Western Washington University’s Carver Gym was buzzing with fifth-grade energy one day in October, as nearly 900 students filed into the gym in the heart of the Bellingham campus.
The gym had all the noise and excitement of a pep rally before a big game, rocking with the sound of the college band as Western’s Viking mascot high-fived his way across the room and cheerleaders thrashed pom-poms onstage.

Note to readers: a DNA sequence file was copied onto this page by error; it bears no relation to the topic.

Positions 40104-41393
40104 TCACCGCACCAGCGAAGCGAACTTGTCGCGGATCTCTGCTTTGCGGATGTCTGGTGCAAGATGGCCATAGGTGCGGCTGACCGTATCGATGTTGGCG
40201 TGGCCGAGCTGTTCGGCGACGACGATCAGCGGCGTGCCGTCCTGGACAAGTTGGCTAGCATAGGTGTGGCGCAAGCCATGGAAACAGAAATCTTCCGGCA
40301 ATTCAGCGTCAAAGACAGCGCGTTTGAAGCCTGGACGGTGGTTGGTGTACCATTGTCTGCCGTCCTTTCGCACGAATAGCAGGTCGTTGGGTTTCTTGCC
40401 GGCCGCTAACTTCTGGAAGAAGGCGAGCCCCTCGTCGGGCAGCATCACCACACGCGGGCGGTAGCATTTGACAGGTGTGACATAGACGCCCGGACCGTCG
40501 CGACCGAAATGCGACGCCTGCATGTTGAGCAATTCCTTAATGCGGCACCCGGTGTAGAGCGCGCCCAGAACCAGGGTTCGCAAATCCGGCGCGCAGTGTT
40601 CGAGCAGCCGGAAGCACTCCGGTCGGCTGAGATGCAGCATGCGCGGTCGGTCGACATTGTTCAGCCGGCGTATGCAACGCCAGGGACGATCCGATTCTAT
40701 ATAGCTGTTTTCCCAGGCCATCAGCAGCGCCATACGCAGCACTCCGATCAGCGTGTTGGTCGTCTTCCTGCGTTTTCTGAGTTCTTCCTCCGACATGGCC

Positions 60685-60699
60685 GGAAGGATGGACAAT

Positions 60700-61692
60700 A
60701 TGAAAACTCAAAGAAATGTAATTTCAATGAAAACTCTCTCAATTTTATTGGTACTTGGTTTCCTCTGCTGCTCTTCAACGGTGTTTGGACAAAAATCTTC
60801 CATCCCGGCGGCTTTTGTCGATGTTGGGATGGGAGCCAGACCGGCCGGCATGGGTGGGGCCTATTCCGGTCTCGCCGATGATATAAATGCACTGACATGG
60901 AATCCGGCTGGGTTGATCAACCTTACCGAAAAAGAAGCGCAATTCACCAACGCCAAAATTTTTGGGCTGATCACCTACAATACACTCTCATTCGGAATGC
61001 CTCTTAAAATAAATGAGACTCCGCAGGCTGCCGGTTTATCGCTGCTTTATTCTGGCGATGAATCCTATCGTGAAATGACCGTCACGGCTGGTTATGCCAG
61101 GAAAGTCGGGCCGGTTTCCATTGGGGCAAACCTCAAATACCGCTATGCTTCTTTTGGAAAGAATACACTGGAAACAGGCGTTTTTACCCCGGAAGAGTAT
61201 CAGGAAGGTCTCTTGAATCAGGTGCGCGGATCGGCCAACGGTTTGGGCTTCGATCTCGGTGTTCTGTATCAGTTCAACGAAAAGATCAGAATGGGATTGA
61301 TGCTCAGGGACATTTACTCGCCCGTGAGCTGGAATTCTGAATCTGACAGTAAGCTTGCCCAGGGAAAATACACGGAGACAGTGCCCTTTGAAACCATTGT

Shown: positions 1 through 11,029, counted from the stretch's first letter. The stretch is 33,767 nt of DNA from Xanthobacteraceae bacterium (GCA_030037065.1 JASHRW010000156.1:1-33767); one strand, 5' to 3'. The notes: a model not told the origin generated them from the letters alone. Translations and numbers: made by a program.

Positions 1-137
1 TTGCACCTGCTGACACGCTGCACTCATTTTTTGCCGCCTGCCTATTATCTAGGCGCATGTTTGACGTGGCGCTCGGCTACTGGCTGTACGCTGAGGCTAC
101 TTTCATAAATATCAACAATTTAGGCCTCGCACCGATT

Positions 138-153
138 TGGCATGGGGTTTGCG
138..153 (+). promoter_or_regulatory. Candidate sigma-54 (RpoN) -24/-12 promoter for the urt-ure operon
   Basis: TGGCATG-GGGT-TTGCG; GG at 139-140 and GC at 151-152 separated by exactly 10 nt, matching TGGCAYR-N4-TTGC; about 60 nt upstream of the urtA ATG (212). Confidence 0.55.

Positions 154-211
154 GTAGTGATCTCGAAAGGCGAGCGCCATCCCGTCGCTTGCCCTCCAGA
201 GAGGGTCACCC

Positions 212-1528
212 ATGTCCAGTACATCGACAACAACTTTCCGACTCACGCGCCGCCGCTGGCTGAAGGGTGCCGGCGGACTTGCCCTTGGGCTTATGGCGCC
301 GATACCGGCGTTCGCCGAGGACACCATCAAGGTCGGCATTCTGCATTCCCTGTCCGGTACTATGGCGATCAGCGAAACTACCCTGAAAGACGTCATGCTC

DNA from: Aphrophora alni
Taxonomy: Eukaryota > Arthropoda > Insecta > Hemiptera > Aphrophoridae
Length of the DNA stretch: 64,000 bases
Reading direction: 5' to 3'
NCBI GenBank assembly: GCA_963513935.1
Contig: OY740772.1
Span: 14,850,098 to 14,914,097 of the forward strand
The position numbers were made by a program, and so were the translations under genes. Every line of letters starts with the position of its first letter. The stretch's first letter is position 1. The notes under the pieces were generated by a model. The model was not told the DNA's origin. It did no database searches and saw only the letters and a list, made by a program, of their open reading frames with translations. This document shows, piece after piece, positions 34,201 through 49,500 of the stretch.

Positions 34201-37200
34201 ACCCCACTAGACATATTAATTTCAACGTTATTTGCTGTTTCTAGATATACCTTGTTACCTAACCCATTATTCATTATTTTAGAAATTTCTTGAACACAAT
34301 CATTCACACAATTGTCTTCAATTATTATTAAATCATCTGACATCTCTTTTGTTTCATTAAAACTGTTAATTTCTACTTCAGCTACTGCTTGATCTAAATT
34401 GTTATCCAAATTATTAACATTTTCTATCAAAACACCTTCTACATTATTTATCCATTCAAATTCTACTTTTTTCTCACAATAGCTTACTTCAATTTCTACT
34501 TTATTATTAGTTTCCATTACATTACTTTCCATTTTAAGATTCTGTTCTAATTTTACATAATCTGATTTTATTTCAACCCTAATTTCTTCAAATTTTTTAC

These 10- and 11-year-olds are on the cusp of an important transitional phase in their lives.
In the next few years, the way they perceive themselves — as smart, average, college-bound or not — may change the trajectory of their educational careers.
Western’s goal: convince them that college should be part of their educational trajectory, first by reaching out to them with the fall field trip, and then by sending college students into their classrooms to mentor and tutor them all the way through middle school and high school.